FCC Says TV Spectrum Incentive Auction to Cost $226 Million

The Federal Communications Commission reports that the auction of 600 MHz broadcast TV spectrum in 2016 should cost about $226 million in administrative costs. The FCC finally released the rules relevant to the auction, after it postponed its vote on them in July. The auction will have two parts: first, the reverse auction, which enables broadcasters to accept opening bids if they want, and second, the forward auction in which wireless companies bid on TV spectrum that broadcasters release in the first auction.

According to TV Technology, the FCC’s Public Notice deleted a rule that was previously included: “dynamic reverse pricing,” which would have permitted the Commission to pay a TV station a lower price than the last bid the station accepted.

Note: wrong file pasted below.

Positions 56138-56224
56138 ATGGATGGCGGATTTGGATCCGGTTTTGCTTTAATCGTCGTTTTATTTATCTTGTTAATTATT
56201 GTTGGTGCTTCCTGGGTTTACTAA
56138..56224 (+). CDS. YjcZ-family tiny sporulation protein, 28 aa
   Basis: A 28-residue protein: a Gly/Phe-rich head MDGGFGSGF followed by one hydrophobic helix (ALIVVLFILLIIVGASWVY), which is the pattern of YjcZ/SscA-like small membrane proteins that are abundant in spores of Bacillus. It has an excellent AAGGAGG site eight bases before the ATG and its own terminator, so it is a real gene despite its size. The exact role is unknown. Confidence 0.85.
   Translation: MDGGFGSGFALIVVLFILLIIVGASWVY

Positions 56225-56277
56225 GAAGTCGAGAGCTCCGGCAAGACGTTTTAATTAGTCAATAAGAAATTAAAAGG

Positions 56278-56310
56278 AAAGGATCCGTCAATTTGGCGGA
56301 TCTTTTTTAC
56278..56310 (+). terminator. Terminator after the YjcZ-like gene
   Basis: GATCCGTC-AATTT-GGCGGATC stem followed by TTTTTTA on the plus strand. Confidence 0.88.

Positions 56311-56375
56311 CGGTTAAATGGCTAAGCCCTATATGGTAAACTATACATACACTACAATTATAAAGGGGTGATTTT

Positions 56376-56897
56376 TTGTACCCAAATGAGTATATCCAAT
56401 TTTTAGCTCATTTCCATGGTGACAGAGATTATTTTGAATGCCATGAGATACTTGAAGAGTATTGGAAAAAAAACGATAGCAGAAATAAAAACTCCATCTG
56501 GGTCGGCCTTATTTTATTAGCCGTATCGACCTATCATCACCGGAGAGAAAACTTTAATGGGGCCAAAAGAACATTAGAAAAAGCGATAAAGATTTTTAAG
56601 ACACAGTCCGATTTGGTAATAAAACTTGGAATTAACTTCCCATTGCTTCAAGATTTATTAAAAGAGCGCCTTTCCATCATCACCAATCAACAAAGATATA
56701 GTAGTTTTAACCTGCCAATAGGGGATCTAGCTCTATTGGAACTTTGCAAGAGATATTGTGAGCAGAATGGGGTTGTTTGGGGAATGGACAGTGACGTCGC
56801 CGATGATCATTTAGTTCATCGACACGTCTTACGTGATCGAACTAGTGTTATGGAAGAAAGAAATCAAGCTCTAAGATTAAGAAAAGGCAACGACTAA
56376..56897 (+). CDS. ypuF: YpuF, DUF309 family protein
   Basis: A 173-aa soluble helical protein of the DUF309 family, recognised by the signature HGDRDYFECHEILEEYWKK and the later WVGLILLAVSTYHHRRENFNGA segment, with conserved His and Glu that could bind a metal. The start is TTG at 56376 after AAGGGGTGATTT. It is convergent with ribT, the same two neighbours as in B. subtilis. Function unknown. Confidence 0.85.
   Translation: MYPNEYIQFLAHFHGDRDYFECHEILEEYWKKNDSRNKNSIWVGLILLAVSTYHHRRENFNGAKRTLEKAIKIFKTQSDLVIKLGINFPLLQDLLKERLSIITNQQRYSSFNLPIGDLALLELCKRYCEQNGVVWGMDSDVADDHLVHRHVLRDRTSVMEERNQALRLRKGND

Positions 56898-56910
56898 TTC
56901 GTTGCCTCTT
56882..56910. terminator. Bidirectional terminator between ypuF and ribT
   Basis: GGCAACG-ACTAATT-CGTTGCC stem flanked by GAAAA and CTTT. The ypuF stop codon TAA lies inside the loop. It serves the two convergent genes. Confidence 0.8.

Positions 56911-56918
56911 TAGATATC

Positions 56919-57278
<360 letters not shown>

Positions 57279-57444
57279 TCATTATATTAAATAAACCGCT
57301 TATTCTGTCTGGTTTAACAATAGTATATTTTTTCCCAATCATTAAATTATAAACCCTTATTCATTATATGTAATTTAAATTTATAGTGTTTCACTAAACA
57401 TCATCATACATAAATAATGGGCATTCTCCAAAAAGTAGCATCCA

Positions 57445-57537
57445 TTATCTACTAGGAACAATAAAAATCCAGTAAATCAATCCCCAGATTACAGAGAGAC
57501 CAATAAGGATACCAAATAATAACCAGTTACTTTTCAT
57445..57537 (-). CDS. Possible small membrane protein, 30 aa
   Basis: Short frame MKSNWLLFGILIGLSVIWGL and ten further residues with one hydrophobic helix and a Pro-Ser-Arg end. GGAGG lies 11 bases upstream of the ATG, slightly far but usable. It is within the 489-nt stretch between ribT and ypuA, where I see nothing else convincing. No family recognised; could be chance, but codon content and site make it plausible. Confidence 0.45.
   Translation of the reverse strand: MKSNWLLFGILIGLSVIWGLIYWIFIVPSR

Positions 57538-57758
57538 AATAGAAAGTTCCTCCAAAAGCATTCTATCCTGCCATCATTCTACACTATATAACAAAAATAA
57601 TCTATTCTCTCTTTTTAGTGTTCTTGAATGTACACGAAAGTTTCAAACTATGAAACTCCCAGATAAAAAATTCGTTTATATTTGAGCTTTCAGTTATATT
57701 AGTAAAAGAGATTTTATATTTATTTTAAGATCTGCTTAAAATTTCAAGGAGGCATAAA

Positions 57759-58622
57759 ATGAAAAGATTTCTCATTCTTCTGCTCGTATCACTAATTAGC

Also new is a graduated clearing-target model that is intended to reduce interference-impaired spectrum at higher levels. TV Technology says the FCC estimates that, at 144 MHz, “8 percent of the population will experience some interference with wireless service, over-the-air TV reception, or both, in the 600 MHz band. At a 84 MHz, impairment would be around 14 percent; below 78 MHz, it’s capped at 20 percent.”

The reverse auction bidding will begin March 29, 2016, and opening prices for TV stations will be announced 60 days before the deadline to apply; the FCC’s Wireless Bureau will announce the application window and deadlines at a later date.

Opening prices will be based on a maximum value of $900 million divided into 1 million units of interference-population volume, or a “$900 base clock price,” says TV Technology, and prices will also be affected by whether the TV licensee chooses to go off the air, move to a low VHF or a high VHF.

Stations that choose to channel-share will receive full $900 x volume pricing, as will stations that go off the air. Once the auction is complete, channel assignment will begin for the remaining TV stations. 

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